I am an environmental social scientist, with interdisciplinary academic trainings, qualifications, and research experiences over the years. As my first degree, I trained as an environmental economist in the early 2000s in Environment Department at the University of York on University’s Overseas Students’ Trust Fund scholarship, obtaining a First class BSc Honours in Environment, Economics and Ecology in 2002. I then went on to do a Masters degree from Simon Fraser University in Canada in Resource Management, graduating in 2005. In my Masters research, I looked at the ecological and socio-economic issues around the poaching of Greater One-horned rhinoceros in Chitwan National Park in Nepal, supported by a grant from the Netherlands government through Poverty Reduction and Environmental Management (PREM) programme. Immediately after my Masters, I moved back to York to start my PhD in Environment and Politics – a joint degree from Environment and Politics Departments. My PhD was funded through UK government’s Overseas Research Students Awards Scheme (ORSAS) supplemented by Environment Department’s research fellowship during 2005-2008. My PhD research focussed on the tree tenure issues in agroforestry parklands in West Africa, with a case study from Northern Ghana. While doing my PhD, I was involved in EU sixth framework project on ‘sustainable management of shea (Vitellaria paradoxa) in Sudano-Sahelian zone’ – INNOVKAR, working across five countries – Burkina Faso, Ghana, Mali, Senegal and Uganda. I was the leader of the workpackage looking at the shea parkland dynamics in relation to climate and land use, and deputy leader of the workpackage studying resilience and adaptation of shea facing climate change. I submitted my PhD thesis at the end of 2009, officially receiving my doctorate in 2010. I continued to work on the INNOVKAR project as a Research Associate based in the Environment Department at York until the project’s completion in 2011.
Late in 2011, I took up a Postdoctoral Fellowship in the Department of Forest Resource Management at the Swedish University of Agricultural Sciences (SLU) in Umeå, where I was involved in the study of the forest commons in Sweden, focusing particularly on the shareholder participation in the governance of the commons. Prior to my work in Sweden, I was a researcher at ForestAction, Nepal from April to August 2011. From September 2013 until January 2017, I was a Postdoctoral Research Officer in the School of Environment, Natural Resources and Geography at Bangor University, working on the ESPA-funded project P4ges. In the P4ges project, I led the socio-economic work package assessing how international ecosystem service payment schemes, such as REDD+, most effectively reduce poverty in low income countries. I then worked as a freelance researcher between February-July 2017 before taking up a Postdoctoral Fellowship (August 2017-June 2018) at the Ecosystem Services for Poverty Alleviation (ESPA) programme directorate, where I was involved in co-editing a book synthesising eight years of research outputs from the ESPA programme.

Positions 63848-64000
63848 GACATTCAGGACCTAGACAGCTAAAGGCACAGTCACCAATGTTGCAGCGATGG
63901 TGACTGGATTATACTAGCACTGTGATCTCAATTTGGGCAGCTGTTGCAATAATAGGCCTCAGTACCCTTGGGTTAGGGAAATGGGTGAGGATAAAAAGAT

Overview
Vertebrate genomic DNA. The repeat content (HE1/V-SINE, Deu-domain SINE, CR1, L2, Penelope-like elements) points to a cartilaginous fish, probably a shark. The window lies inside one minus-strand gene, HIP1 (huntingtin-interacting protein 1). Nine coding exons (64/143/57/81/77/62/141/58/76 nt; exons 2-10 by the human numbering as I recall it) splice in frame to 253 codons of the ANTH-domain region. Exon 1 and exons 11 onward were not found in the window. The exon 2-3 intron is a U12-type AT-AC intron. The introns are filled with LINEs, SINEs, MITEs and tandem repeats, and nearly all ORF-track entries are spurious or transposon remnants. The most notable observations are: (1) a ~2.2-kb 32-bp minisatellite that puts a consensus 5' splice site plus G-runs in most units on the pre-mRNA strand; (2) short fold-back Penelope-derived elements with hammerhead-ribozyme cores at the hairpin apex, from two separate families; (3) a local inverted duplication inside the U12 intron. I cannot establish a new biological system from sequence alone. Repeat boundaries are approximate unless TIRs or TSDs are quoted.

I’m currently available as a freelance researcher. I’m proficient in qualitative, quantitative, and mixed-methods social science research, especially in relation to poverty-environment nexus, with publication record in high-impact journals. I’m an efficient project manager with experience of leading significant portions of large interdisciplinary and multi-partner research projects, as outlined above.